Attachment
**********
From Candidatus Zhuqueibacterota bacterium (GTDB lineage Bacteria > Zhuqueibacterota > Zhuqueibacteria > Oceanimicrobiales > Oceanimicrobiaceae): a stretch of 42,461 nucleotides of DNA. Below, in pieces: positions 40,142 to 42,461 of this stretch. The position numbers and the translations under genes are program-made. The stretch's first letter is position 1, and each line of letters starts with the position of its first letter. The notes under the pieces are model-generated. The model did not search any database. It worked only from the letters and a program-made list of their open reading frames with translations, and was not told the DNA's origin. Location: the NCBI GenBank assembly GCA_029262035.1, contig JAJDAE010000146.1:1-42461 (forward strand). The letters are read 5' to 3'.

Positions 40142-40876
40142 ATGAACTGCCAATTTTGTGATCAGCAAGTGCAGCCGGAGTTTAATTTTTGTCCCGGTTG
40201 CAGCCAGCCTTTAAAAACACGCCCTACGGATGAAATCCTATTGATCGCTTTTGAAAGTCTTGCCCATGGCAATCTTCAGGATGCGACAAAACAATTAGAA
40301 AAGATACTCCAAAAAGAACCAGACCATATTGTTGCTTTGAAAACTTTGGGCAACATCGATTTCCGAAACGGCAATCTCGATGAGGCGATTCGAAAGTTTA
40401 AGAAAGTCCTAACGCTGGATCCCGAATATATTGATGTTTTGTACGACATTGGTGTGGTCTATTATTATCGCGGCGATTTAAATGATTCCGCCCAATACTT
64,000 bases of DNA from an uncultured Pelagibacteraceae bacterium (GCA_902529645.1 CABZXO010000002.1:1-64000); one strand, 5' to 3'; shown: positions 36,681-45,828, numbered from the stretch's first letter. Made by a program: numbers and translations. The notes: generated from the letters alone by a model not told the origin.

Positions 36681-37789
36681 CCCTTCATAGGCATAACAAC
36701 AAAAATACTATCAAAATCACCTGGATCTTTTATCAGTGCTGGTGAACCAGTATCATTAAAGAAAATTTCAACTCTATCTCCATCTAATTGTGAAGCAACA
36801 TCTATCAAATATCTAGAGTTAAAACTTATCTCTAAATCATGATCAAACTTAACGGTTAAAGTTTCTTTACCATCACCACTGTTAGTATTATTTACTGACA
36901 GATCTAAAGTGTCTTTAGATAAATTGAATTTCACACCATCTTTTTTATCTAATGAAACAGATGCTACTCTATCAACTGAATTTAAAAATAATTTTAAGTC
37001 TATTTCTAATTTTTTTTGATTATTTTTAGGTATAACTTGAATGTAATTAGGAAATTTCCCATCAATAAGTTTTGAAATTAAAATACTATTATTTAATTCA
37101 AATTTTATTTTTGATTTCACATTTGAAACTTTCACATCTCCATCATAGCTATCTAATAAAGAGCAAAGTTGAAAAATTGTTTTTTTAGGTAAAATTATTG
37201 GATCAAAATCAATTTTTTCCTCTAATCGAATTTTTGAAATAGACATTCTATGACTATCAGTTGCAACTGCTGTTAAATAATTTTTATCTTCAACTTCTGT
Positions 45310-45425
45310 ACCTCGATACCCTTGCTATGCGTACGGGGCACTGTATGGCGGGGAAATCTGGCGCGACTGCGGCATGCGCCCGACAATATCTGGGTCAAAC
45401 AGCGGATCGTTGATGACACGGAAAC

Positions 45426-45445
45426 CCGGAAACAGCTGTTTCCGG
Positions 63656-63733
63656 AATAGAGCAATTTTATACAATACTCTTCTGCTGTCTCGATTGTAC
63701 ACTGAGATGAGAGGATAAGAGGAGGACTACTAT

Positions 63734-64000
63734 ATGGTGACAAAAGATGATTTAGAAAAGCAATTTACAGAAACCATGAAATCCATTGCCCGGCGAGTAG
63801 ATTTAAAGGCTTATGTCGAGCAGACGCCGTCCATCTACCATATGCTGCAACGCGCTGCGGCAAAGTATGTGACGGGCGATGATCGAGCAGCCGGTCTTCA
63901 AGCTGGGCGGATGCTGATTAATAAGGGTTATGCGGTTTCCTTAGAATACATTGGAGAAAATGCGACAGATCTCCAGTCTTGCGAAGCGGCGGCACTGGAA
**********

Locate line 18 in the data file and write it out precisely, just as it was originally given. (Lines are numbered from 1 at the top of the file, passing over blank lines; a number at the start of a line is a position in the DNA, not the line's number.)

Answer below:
45401 AGCGGATCGTTGATGACACGGAAAC